Are you concerned about the deficit and the national debt? I am. Very concerned. One of my biggest fears is that despite my hard work and diligent savings, my accumulated savings will be decimated by inflation and currency devaluation because of high deficit and national debt.
With interest, I read Comeback America by David Walker. Walker is a former head of Government Accountability Office, a non-partisan investigative arm of Congress. At the time he wrote this book, he was CEO of The Peter G. Peterson Foundation. Peterson is the author of Running on Empty about the unsustainable entitlement programs. I read Running on Empty a few years ago and I liked it.
Both books are about fiscal responsibility. They sound the alarm about the problems of current budget deficit, and more importantly, the projected increase in deficit and national debt due to unfunded liabilities in the entitlement programs: Social Security, Medicare, and Medicaid.
Although the title Comeback America sounds like a tea party’s manifesto, it’s not. Walker is a true advocate for reducing the gigantic budget deficit and unfunded liabilities. The approach is best described as whatever it takes. Both spending cuts and tax increases are on the table.
Some of the ideas in the book may appear as not politically acceptable: means-testing Medicare; adding a VAT. However, the specifics are not as important as recognizing the problems and doing something about them. The only things that are not an option are the status quo or going the opposite direction: more spending, more promises, and more tax cuts.
Unfortunately, the opposite direction is exactly what’s happening right now. Both political parties are in favor of maximizing the current enjoyment and deferring the problems to the future. Democrats like spending and promises. Republicans like tax cuts. They only pay lip service to fiscal responsibility. Democrats want to expand health care; Republicans say we can’t afford it. Republicans want to make Bush tax cuts permanent; Democrats say we can’t afford it. They only invoke fiscal responsibility at their convenience against the other party, never against their own agenda.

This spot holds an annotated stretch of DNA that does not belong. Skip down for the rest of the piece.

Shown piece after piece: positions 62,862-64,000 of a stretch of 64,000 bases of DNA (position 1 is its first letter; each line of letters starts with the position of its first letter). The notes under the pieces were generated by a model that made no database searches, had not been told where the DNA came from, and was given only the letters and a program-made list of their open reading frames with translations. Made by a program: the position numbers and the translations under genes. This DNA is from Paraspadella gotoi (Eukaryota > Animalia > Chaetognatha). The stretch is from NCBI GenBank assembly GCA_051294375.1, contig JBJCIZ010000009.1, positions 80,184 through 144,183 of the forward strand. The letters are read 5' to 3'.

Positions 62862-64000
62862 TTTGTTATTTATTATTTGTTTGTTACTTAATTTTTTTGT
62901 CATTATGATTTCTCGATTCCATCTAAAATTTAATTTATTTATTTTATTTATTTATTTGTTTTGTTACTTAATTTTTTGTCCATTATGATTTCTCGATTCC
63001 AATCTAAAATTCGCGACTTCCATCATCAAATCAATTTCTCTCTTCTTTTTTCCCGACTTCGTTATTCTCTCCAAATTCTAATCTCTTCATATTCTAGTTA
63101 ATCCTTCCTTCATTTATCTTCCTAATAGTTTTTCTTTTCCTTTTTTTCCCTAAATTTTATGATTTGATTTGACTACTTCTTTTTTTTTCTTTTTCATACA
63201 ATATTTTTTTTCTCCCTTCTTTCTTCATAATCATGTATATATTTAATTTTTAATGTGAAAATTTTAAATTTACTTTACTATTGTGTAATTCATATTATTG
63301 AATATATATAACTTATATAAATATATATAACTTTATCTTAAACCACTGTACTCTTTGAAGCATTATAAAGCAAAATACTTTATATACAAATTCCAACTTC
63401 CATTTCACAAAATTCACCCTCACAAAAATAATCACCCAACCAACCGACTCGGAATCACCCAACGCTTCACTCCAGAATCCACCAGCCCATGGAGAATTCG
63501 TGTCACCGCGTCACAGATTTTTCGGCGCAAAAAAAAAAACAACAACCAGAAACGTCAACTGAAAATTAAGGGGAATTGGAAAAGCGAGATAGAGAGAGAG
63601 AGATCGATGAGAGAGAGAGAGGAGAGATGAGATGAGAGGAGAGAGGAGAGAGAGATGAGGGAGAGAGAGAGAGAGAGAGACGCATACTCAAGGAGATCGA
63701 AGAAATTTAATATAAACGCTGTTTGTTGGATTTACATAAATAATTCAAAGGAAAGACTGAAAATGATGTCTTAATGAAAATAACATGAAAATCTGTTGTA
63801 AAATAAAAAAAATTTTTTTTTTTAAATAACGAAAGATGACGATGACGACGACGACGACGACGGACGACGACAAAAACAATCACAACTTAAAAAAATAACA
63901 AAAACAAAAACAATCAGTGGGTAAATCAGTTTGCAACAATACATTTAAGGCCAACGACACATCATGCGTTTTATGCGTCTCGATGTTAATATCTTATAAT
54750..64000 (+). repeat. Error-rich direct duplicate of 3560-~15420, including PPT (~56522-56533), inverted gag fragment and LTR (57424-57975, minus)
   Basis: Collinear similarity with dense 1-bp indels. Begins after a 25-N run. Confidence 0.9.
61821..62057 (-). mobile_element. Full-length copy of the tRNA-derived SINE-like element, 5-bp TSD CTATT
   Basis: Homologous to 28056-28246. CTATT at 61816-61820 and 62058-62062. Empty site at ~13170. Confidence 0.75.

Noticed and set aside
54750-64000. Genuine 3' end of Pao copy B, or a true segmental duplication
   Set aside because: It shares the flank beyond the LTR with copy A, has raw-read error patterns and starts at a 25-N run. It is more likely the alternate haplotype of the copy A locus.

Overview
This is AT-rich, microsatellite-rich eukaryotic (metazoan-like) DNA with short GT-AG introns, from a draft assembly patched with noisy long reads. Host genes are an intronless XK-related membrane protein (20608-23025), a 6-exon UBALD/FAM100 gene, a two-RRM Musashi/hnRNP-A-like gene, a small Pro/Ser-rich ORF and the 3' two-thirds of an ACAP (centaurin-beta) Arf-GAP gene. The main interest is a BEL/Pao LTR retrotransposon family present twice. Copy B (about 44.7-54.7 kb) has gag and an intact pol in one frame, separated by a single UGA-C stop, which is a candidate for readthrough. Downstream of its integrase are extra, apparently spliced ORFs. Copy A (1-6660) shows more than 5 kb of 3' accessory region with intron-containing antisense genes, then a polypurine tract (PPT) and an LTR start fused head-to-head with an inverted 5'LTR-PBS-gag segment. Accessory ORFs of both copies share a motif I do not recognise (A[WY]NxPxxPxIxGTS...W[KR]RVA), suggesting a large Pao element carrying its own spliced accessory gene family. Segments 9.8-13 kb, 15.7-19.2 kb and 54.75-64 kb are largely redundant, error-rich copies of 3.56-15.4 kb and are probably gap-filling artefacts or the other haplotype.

You can’t blame the politicians. Their constituents want it that way. Tackling the problems means making sacrifices now for a sustainable future, and nobody is in the mood of making sacrifices. Making sacrifices means higher taxes for those who work and lower benefits for seniors. Any political candidate who campaigns on either higher taxes or lower benefits to seniors is doomed.
As a result, taxes can’t go up no matter what, not for 98% of the population anyway. It doesn’t matter that Democrats were vehemently against the Bush tax cuts when they were enacted. Medicare Part D benefits can’t be rolled back either. It doesn’t matter that Democrats were against it because it wasn’t paid for. The first thing the new health care law does is filling a donut hole in Medicare Part D, and thus digging deeper the fiscal hole.
I’m glad Walker and Peterson are fighting for fiscal responsibility. Along the same lines, they also produced two excellent documentaries: I.O.U.S.A. and I.O.U.S.A. Solutions. If you don’t have time to read the book, just watch the videos. Note: I.O.U.S.A. Solutions has five parts. Find the next part in the list of related videos after you are done with one part.
However, I can’t help being cynical. Despite their best intentions, I don’t see Walker and Peterson’s advocacy going anywhere. People live in a world of now. Pandering to the desire of now always wins – be it lower taxes = higher paychecks or no scaling back on Medicare no matter what.
The country is operating on a giant credit card and charging more and more. Dave Ramsey can save some consumers from debt overload only when those consumers are motivated to get out of debt and never get into debt again. David Walker can’t do it for our country because the current generations are not motivated to alleviate the problems for the next generations. As long as the credit card still works, they vote for policies that keep on charging on that card.
Am I too pessimistic? Tell me how it ain’t so.
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